Starting with the Identity Openspace Conference (rumor stage) on Monday and continuing into the DIDW conference where it became public, the talk in the halls has been about Microsoft's Open Specification Promise announcement.
Many have blogged about the announcement. Lots of praise is afloat for Microsoft, for the people in the identity and web services world who helped push them in the "right" direction (assuming that it is physically possible to push Microsoft to do anything) and, of course, many questions as to what it actually means. Some notable comments include:
- Andy Updergrove's analysis - a fairly deep examination of the statement
- Eve Maler's first reaction and later update
- And, of course, Kim Cameron, who has numerous entries & quotes related to the announcement.
I think this is a great step forward and the parties responsible should be commended. This is the model that has been adopted by the majority of Liberty participants including AOL, Sun, Fidelity, RSA, etc., etc., so it's good to see Microsoft walking down the same path.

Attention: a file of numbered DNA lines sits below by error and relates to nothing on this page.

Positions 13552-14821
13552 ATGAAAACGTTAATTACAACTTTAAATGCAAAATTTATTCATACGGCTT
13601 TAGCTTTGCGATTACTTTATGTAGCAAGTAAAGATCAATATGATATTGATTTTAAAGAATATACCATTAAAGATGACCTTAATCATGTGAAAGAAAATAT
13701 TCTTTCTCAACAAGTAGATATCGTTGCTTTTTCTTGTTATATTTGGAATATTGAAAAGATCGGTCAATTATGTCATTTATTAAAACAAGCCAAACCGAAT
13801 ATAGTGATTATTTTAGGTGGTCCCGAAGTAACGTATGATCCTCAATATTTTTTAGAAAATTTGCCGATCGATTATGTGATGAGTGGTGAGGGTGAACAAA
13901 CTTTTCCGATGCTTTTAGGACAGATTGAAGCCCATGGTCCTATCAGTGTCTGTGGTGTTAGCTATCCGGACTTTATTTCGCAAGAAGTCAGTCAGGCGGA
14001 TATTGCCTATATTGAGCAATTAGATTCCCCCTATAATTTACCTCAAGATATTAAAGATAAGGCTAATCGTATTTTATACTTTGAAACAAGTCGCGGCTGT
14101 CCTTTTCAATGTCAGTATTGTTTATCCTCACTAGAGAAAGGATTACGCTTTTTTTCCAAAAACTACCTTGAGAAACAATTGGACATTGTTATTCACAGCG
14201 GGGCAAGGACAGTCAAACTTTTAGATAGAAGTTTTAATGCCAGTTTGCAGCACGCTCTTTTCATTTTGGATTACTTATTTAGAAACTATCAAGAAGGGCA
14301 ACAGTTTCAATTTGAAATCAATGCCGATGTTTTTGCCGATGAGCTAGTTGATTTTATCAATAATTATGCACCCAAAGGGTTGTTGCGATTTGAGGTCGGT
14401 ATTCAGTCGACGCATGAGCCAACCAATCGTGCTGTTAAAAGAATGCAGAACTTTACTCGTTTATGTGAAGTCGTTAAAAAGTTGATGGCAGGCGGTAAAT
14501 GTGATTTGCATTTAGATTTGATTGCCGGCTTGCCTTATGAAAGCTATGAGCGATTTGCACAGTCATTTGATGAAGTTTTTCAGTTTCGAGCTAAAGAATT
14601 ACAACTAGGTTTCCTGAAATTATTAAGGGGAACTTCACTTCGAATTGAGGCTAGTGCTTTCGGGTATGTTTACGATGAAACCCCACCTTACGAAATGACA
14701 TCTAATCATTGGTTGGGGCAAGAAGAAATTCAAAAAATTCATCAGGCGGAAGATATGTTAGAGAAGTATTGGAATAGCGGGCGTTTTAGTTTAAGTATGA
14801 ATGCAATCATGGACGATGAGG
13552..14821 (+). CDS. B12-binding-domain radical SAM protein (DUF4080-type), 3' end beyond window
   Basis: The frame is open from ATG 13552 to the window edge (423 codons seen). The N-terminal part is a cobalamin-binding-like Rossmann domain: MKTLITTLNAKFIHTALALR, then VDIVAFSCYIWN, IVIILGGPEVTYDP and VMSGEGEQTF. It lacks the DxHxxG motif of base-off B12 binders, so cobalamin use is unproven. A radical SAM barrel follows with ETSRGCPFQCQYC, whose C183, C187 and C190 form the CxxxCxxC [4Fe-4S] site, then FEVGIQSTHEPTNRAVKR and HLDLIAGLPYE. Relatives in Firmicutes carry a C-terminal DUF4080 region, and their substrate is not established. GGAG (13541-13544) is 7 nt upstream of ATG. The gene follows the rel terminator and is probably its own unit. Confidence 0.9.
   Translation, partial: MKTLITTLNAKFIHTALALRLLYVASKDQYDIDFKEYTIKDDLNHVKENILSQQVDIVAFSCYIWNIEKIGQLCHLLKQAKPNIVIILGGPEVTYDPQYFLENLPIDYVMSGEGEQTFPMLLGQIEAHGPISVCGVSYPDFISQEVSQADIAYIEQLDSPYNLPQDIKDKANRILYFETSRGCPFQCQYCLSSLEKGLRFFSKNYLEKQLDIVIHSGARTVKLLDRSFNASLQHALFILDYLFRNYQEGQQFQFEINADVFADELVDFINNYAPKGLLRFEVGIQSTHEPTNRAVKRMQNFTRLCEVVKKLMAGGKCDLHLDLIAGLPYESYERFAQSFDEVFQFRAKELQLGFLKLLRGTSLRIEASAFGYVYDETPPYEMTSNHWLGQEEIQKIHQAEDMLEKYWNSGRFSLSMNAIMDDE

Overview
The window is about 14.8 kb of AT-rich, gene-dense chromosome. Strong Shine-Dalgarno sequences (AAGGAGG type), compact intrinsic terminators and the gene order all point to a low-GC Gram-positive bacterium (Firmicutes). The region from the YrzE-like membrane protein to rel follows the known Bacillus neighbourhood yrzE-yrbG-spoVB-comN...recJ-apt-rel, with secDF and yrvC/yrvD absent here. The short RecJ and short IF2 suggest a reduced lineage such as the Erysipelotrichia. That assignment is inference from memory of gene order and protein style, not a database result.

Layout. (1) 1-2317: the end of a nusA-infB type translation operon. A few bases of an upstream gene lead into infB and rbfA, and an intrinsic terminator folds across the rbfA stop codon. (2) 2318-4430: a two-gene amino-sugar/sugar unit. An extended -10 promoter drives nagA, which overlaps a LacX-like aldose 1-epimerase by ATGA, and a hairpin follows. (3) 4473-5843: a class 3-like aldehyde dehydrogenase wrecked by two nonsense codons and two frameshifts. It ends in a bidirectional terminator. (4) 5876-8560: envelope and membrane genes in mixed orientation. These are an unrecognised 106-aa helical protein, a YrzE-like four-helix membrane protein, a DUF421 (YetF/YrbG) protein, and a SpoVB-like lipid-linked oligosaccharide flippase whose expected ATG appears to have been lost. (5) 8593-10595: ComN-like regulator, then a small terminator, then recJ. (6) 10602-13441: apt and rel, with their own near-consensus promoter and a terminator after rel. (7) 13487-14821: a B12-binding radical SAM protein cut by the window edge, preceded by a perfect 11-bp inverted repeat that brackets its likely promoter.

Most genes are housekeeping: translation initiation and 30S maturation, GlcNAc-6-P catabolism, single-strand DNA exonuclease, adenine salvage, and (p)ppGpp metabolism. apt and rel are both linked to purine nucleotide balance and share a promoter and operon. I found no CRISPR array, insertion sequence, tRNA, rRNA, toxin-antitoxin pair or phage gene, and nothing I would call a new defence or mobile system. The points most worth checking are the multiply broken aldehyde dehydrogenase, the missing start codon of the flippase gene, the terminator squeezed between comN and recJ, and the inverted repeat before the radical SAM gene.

I do, however, have the same concerns about the missing components that were raised by Eve:
Onward: I missed seeing Mike Jones's response to Gerry yesterday, which answers one question: whether developers of actual CardSpace implementations are covered. The bad news is that the documentation that would fill in a large part (if not, perhaps, all) of what's needed for building compliant CardSpace implementations is clearly not covered. The good news is that they're working on it.
Finally: I just noticed that the list of covered specs doesn't include the SAML Token Profile of WS-Security. I realize that this wasn't one of those specs that Microsoft privately published first; its genesis was some work that the SAML technical committee did before tossing it over the wall to the WS-Security TC by mutual agreement. But nonetheless, it's an important spec (nay, standard!) that Microsoft clearly has some investment in, and their name is on it to boot. So why exclude it? Hopefully this is just an oversight that can be remedied soon along with the other outstanding issues.
I think that overrall this is a great show of faith on the part of Microsoft and they deserve the benefit of the doubt (which I hope they live up to!). If only they had made such a positive statement 5 years ago, I think the web services evolution would have been much more cooperative.